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Lot Details

Signed and dated 'Souza 57' (upper left)
Further signed, titled and dated, 'F.N. SOUZA / PROFILE - 1957' (on the reverse)
Bearing original Gallery One label (on the reverse)

Acquired from Gallery One, London by Mr. Milnes Smith (Thence by descent)
Grosvenor Gallery, London
Sotheby's / Lot 54 / Modern and Contemporary South Asian Art / 7 October 2014
Private collection, Dubai

Souza 57, Gallery One, London, 1957
Souza 57 exhibition catalogue (illustrated)

With masterly skills as a draughtsman and as a painter, Francis Newton Souza’s remarkable ability of cultivating good form remains intrinsic to his aesthetic sensibility. His ability to disorganize the image of a human face without resorting to total abstraction and losing the vital aspect of the portraiture is distinctive.

Aside from the nudes, which is a significant part of his oeuvre, Souza is famous for his heads, especially those he executed in the 1950 and 60s - his formative decade. Profile, painted in 1957 is typical of the portraits the artist was producing during this period. The two-dimensional head and torso is monumental like with his other works. The area outside the ‘head’, as in the picture is prepared quite perfunctorily and devoid of context since the figure itself is the only real focus. The eyeless sockets are placed high in the elongated face while the exaggerated nose appears to be a reference to a by-gone era. The wrinkle under the eye and the gnashing teeth produce a menacing facial image. The arrows to the side of the neck refer to afflictions. The head has a distinctive religious countenance combined with elaborate vestment illustrating the artist's fascination with martyrdom or of those ordained for religious duties. Notable is the absence of Souza's signature cross-hatching.

The influence of Spanish Romanesque can be observed in Souza's use of thick black outlines enclosing flat planes of colour. Like Picasso his imagery is stylized and his themes are repetitive but Souza '... is a painter who has developed an imagery which is strongly his own. Perhaps for these reasons he has never yielded easily to the influence of other artists. The result is a synthesis of traditions and styles, and at the same time the evolution of an original talent which has stolen its greatest powers from no one.' (E. Mullins, Souza, 1962, pg.45)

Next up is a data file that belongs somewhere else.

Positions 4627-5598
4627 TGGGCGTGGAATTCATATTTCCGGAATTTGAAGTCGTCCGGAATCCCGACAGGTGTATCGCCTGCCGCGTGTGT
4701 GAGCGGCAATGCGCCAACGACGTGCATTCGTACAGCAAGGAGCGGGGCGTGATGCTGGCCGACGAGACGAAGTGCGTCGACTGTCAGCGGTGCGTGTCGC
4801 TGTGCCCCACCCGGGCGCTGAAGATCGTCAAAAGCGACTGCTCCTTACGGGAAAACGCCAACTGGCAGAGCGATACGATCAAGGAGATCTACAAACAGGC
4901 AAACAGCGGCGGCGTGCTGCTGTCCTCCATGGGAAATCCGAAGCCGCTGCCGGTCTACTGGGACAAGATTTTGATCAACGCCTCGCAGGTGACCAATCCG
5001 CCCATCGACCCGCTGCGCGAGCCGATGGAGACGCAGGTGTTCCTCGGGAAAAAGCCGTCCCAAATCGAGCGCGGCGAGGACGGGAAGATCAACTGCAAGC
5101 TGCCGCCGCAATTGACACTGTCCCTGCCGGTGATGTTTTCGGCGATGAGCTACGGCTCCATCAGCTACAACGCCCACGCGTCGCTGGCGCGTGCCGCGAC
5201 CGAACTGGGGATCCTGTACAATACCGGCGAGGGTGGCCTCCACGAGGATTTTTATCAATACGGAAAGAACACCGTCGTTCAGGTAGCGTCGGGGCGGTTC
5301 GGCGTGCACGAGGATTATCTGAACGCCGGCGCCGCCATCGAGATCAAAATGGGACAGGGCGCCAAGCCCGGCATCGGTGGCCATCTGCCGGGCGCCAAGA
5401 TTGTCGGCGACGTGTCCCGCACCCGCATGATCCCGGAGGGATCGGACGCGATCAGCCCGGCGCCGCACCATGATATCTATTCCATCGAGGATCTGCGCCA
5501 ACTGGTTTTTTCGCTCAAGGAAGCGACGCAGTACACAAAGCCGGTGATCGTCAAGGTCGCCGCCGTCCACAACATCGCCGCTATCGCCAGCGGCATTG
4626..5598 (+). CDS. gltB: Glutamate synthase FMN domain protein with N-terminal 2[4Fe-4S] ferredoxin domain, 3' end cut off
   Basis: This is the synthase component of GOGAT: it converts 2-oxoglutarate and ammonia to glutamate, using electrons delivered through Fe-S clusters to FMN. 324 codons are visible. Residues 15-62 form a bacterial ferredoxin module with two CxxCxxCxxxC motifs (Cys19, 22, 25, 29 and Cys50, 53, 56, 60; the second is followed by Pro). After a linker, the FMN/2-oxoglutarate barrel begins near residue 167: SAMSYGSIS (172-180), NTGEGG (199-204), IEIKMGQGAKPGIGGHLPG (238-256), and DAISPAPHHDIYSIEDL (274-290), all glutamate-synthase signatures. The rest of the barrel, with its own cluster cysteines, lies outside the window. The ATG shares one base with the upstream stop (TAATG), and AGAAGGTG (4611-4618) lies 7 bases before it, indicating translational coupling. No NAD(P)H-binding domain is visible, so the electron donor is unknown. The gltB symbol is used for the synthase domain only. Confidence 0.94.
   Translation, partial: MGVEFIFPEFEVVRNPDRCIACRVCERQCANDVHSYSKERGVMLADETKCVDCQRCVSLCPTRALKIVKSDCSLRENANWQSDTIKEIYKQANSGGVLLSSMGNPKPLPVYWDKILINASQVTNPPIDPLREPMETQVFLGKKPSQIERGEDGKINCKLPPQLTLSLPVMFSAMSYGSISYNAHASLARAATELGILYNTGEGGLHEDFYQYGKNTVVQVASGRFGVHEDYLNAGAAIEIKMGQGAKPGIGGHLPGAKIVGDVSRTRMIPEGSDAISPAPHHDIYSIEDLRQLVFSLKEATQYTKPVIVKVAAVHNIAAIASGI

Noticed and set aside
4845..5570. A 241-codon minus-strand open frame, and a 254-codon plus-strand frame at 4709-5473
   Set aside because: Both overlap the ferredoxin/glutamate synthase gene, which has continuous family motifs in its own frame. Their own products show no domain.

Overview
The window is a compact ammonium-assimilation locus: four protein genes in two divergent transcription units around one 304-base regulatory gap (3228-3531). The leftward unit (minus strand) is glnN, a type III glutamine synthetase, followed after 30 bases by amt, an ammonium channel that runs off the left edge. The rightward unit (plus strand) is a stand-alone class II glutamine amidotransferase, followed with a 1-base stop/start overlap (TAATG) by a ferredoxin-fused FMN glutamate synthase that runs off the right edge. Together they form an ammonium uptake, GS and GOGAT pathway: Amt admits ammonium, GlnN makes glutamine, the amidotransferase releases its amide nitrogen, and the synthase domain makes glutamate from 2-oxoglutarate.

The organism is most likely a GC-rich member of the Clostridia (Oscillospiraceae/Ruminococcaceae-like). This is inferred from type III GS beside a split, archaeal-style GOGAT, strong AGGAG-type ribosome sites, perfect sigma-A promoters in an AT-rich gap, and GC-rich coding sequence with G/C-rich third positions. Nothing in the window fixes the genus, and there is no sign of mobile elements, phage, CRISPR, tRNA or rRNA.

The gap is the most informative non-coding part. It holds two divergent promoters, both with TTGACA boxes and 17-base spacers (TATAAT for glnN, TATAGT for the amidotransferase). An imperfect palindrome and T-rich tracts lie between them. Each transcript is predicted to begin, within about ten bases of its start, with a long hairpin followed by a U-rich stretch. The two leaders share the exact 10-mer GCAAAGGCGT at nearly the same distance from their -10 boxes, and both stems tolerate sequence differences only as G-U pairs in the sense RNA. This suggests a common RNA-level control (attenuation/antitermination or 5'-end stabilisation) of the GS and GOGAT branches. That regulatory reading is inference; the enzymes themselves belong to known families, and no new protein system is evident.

Francis Newton Souza

(1924 - 2002)
Born in 1924 in Saligao, Goa, Souza was expelled from the Sir J.J. School of Art, Mumbai, in 1942 for taking part in the ‘Quit India’ freedom movement. He went on to found the Progressive Artist’s Group in 1948, before leaving for London a year later. In 1955 Souza held a one-man show at Gallery One in London and also had his autobiographical essay ‘Nirvana of a Maggot’ published. He was awarded the John Moore Prize at the Walker Art Gallery, Liverpool in 1957 and received an Italian Government Scholarship in 1960. In 1959 a collection of his autobiographical essays, ‘Words and Lines’, was published, and in 1962 a monograph on his work by Edwin Mullins was published as well. In 1967 Souza migrated to New York where he received the Guggenheim International Award. Two retrospectives of his work were organized by Art Heritage, New Delhi, in 1986 and 1996. Souza also participated in a work-live programme in Los Angeles, hosted by Saffronart in 2001. Souza passed away in Mumbai 2002. Some important posthumous exhibition of his work include, ‘F.N. Souza’ at Saffronart and Grosvenor Gallery, New York, in 2008; ‘F.N. Souza: Religion & Erotica’ at Tate Britain, London, in 2005-06; ‘Self-Portrait: Renaissance to Contemporary’ at the National Portrait Gallery, London, in 2005; and ‘Francis Newton Souza’ at Saffronart and Grosvenor Gallery, New York and London, in 2005.